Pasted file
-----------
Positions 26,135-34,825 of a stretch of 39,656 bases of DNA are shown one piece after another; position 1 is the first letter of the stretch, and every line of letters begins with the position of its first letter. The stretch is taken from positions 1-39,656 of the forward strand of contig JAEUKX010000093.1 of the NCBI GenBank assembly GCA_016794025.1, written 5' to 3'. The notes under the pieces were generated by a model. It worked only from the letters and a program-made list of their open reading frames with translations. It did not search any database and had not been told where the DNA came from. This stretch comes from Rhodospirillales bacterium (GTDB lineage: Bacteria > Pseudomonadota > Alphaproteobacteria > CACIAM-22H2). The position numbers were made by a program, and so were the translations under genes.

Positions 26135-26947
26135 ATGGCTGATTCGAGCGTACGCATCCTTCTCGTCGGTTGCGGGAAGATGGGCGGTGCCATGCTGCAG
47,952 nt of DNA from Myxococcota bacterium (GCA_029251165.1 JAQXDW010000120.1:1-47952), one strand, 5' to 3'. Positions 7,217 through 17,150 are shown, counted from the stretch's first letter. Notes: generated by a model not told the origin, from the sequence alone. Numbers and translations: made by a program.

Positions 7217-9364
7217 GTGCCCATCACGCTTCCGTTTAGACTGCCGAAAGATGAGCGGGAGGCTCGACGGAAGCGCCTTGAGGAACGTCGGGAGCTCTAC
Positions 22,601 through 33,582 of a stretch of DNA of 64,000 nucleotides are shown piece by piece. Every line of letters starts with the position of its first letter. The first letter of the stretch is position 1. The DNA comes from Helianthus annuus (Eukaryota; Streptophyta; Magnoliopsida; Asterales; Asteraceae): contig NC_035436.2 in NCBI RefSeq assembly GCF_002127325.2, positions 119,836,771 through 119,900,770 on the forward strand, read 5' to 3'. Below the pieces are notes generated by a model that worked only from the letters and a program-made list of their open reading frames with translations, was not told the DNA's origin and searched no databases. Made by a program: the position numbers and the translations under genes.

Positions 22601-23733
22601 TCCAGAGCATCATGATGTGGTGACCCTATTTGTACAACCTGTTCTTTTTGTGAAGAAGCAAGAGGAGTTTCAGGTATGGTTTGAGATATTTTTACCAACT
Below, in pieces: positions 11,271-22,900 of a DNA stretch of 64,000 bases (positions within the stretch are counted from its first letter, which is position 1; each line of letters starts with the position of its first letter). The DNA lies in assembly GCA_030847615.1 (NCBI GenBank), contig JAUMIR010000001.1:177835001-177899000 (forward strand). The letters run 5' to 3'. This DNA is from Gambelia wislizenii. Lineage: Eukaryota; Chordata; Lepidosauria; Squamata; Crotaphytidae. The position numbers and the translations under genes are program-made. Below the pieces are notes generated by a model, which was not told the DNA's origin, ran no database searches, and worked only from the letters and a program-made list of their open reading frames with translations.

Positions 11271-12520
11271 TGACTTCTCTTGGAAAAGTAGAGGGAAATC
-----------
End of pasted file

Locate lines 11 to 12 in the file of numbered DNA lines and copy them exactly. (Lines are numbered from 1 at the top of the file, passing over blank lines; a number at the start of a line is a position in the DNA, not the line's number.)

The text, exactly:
Positions 11271-12520
11271 TGACTTCTCTTGGAAAAGTAGAGGGAAATC